Steven Shoelson, M.D., Ph.D., Head of the Section on Pathophysiology and Molecular Pharmacology and Professor of Medicine at Harvard Medical School, says that inflammation is a factor in the development of type 2 diabetes.
The scientists became interested in studying salsalate, an anti-inflammatory drug, to lower blood glucose levels and the researcher Steven Shoelson targeted Type 2 Diabetes using anti-inflammatory drug Salsalate.
After 48 weeks of treatment, it was observed that patients in the salsalate group required fewer additional diabetes medications to control their blood sugar than patients in the placebo group.
Allison Goldfine, M.D., lead author and Head of the Section of Clinical, Behavioral and Outcomes Research, and an Associate Professor of Medicine at Harvard Medical School, said that “It’s exciting that salsalate is effective in lowering blood sugar”. They are of the opinion that “Salsalate may have an important role in diabetes treatment and may also help us learn more about how inflammation contributes to the development of type 2 diabetes.”
The salsalate group also showed improvements in markers associated with coronary risk.
1. a 9 percent reduction in triglycerides and
2. a 27 percent increase in adiponectin (a potentially cardioprotective protein from adipocytes)
3. Uric acid decreased 18 percent in the salsalate group
4. The reductions in these cardiovascular risk factors paralleled improved glycemia,
Down side of this application is that the salsalate group also exhibited modest increases in LDL cholesterol and urine albumin, and had a slight increase in weight, which can indicate negative effects on heart or kidney function.
Therefore, the task before the researchers is to find out whether salsalate is a safe drug for use as a diabetes medication.
Dr. Goldfine is currently leading a study, TINSAL-CVD, which is evaluating how salsalate affects coronary artery plaque volume in participants with established coronary artery disease. The results should be available in two years.
“Lets hope that at the end of the day the study will conclude an amicable risk/benefit ratio to use salsalate to treat diabetes,” because diabetes, obesity, inflammations are linked to Cancer (A Link Between Cancer and Diabetes?).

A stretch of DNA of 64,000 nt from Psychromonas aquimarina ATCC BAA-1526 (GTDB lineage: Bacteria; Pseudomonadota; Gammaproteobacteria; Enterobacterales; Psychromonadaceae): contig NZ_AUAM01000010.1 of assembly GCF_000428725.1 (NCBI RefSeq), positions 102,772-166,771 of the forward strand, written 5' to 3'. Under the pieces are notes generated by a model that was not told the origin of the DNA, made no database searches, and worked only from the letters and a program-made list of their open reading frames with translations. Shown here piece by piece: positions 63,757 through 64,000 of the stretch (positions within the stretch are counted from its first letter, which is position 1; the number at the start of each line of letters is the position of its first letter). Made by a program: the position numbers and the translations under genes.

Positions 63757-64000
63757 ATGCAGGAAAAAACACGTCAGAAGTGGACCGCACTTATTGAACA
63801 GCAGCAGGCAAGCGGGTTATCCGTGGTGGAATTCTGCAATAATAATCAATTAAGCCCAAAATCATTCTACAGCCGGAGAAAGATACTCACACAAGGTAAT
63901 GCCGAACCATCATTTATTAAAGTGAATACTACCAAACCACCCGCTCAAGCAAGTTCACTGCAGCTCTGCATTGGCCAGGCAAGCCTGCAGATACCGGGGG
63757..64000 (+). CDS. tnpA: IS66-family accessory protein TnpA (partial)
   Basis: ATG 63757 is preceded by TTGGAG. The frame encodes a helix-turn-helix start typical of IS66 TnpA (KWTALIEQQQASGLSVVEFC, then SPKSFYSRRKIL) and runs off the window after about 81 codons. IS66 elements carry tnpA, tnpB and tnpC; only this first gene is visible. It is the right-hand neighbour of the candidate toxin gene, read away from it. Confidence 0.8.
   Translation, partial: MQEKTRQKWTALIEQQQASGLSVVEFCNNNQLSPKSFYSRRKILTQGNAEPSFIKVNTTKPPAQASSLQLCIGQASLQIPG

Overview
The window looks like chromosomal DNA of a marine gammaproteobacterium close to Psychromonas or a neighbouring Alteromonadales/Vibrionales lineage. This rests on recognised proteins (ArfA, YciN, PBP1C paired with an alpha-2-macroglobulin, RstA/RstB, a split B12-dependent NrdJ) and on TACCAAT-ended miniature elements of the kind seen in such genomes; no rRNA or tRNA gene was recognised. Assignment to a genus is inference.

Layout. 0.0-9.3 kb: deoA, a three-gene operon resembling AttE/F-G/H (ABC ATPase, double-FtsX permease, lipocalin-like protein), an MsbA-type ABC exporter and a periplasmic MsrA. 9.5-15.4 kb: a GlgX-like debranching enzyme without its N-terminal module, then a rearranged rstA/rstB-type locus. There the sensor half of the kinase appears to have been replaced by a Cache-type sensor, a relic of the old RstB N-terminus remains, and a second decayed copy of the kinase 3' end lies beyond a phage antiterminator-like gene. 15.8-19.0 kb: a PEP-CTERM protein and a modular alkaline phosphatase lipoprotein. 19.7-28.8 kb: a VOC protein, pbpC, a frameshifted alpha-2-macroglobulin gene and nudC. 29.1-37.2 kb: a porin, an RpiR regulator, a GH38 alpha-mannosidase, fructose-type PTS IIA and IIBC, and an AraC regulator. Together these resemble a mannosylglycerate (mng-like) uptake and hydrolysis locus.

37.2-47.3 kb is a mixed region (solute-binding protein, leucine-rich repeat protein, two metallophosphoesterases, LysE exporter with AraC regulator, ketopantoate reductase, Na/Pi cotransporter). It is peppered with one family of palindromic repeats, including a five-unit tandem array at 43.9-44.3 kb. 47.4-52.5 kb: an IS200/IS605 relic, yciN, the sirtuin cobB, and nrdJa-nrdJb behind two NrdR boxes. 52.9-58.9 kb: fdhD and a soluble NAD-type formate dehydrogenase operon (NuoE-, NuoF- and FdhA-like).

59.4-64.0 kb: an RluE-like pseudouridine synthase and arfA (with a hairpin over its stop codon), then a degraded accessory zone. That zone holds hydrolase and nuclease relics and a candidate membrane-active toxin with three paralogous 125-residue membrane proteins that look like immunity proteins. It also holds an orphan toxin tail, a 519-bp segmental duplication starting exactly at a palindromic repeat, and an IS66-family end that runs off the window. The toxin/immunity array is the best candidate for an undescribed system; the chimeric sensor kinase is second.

View the video presentation by Dr. Goldfine, M.D., lead author and Head of the Section of Clinical, Behavioral and Outcomes Research, and an Associate Professor of Medicine at Harvard Medical School.
Read more of this at Joslin Diabetes Center
Salsalate is a non-steroidal anti-inflammatory drug (NSAID). Salsalate is in a class of drugs called salicylates. Salsalate may work by inhibiting the production of and release of prostaglandins. Salsalate is the generic name of a prescription drug marketed under the brandnames Mono-Gesic, Salflex, Disalcid, and Salsitab.
Salsalate is used to reduce pain and inflammation caused by conditions such as rheumatoid arthritis, osteoarthritis, and related rheumatic conditions. Salsalate is also recommended by physicians as an anti-inflammatory alternative to naproxen, and ibuprofen for patients that have had minor stomach bleeding or stomach upset. It has also been used as an alternative to narcotic pain medicine for people with spinal disc protrusion.
“In contrast to aspirin, salsalate causes no greater fecal gastrointestinal blood loss than placebo.”
The Wall Street Journal Health Blog reported on research on using Salsalate to prevent or treat type II diabetes: “In a 20-patient, month-long study, the fasting glucose levels of those who took salsalate declined 13% compared with those who took a placebo. The results, published in the Feb. issue of Diabetes Care, suggest that the drug reduces blood sugar in obese adults who don’t have diabetes, apparently by making insulin work better.”Salsalate had been suggested as possible treatment for diabetes as early as 1876.The anti-inflammatory property of salsalate may reverse the chronic inflammation thought to be the cause of diabetes in the obese.